Reducing The Buzz

A growing body of evidence touts the benefits of caffeine—moderate coffee drinkers (3-5 cups/day) are less likely to have: type 2 diabetes, Parkinson’s disease, dementia, Alzheimer’s. It’s important to note, coffee hasn’t been proven to prevent such health conditions leading us to ask whether other compounds found in coffee are coming into play.

On the other hand, we have all heard about caffeine’s negative effects such as: raising blood pressure & blood sugar, increasing the release of stress chemicals, depleting nutrients, overstimulating the adrenal glands, and interfering with sleep. To this, consideration must be given to the pesticides used to raise the coffee beans as well as the chemicals utilized to process them.

Many individuals depend on coffee to kick start their day as well as to get through it. I know many individuals who are self-medicating in this way. This is not a healthy choice.

The half-life of caffeine is approximately 6 hours in healthy adults. Thus, if you consume 300 milligrams (mg) of caffeine, six hours later you will still have 150 mg in your system. Along with this, if you drink a second cup of coffee (again with 300 mg of caffeine) two hours after your first one, you will be adding 300 mg to the 200 mg you already have in your body for a new total of 500 mg. Think of the cumulative effect if you drink numerous cups a day. This isn’t taking in account the other caffeinated beverages you may be consuming.

At times, you may wonder how much caffeine is in your coffee. It depends. In a study conducted at the University of South Florida, researchers went to the same local Starbucks over a period of days and ordered a “Grande” (16 ounces) of their Breakfast Blend. Over that time period, the amount of caffeine varied from 250 mg to 564 mg per cup.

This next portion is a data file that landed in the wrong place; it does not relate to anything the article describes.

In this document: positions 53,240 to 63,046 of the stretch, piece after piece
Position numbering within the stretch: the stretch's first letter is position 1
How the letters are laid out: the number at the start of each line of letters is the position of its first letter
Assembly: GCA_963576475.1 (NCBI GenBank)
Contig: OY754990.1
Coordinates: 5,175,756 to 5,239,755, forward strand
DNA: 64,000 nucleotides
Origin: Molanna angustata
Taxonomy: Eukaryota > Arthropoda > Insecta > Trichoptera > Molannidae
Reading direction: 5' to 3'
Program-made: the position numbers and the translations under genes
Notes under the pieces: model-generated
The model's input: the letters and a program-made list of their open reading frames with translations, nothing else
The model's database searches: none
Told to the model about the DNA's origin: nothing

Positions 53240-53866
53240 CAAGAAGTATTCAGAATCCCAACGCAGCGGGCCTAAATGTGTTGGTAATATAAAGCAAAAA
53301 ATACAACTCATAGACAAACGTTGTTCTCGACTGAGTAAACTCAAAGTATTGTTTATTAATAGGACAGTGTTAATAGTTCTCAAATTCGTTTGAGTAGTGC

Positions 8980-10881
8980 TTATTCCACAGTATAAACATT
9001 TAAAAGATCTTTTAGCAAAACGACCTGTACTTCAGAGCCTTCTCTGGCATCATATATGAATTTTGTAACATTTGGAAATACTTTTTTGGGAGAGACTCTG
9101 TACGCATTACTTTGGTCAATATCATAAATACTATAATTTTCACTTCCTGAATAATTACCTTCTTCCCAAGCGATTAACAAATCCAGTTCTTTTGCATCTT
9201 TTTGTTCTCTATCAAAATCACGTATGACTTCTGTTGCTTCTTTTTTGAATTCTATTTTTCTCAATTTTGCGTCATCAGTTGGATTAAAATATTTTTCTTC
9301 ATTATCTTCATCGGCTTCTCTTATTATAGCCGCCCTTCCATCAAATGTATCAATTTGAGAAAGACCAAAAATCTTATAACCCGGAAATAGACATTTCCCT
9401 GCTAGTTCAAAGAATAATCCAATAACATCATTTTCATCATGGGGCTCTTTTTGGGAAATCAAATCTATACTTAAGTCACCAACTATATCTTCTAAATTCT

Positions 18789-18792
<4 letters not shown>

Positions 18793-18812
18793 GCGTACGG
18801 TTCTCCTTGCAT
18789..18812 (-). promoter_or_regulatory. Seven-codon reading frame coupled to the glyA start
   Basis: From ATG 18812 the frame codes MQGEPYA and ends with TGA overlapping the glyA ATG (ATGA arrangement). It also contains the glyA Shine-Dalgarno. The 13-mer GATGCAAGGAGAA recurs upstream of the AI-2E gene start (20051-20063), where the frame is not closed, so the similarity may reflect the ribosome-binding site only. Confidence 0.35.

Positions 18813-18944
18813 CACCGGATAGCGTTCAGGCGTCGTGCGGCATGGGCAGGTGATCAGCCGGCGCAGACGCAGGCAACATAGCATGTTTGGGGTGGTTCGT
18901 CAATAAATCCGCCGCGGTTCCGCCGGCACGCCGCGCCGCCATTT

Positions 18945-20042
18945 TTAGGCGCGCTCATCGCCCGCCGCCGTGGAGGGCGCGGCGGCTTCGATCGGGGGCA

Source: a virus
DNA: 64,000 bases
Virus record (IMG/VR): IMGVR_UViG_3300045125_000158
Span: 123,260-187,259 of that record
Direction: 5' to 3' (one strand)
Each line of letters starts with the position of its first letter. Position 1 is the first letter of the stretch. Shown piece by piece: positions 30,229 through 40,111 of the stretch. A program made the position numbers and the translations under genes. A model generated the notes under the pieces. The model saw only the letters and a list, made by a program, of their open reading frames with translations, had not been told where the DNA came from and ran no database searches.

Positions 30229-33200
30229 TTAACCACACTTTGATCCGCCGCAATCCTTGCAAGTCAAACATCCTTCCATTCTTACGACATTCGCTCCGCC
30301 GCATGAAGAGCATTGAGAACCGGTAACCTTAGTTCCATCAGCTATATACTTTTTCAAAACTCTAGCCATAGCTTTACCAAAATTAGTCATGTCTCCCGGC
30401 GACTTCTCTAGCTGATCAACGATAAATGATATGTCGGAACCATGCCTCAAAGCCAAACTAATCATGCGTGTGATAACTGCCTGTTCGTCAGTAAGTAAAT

If you’re a big coffee or soda drinker, and caffeine is having a negative effect on you, consider eliminating it from your diet. You’ll want to start small by decreasing your consumption each week while increasing your water intake. If you’re “addicted” to caffeine begin by shifting your ratio of caffeinated to decaf.

On the first day of change, drink 100% caffeinated. Then, for the next couple of days, shift to a blend of 75% caffeinated and 25% decaf. Then, switch to a 50/50 mix, etc. Continue this process until you’re drinking 100% decaf (even this has a small amount of caffeine). Now, you can begin your shift to drinking just water. You could also wean yourself off caffeine by switching to black tea then, green, and finally to water.

Ideally, you should work your way up to drinking one-half of your body weight in ounces in water each day. For example, if you weigh 150 pounds, you should drink 75 ounces of water/day.

Again, this small shift can lead to big benefits.

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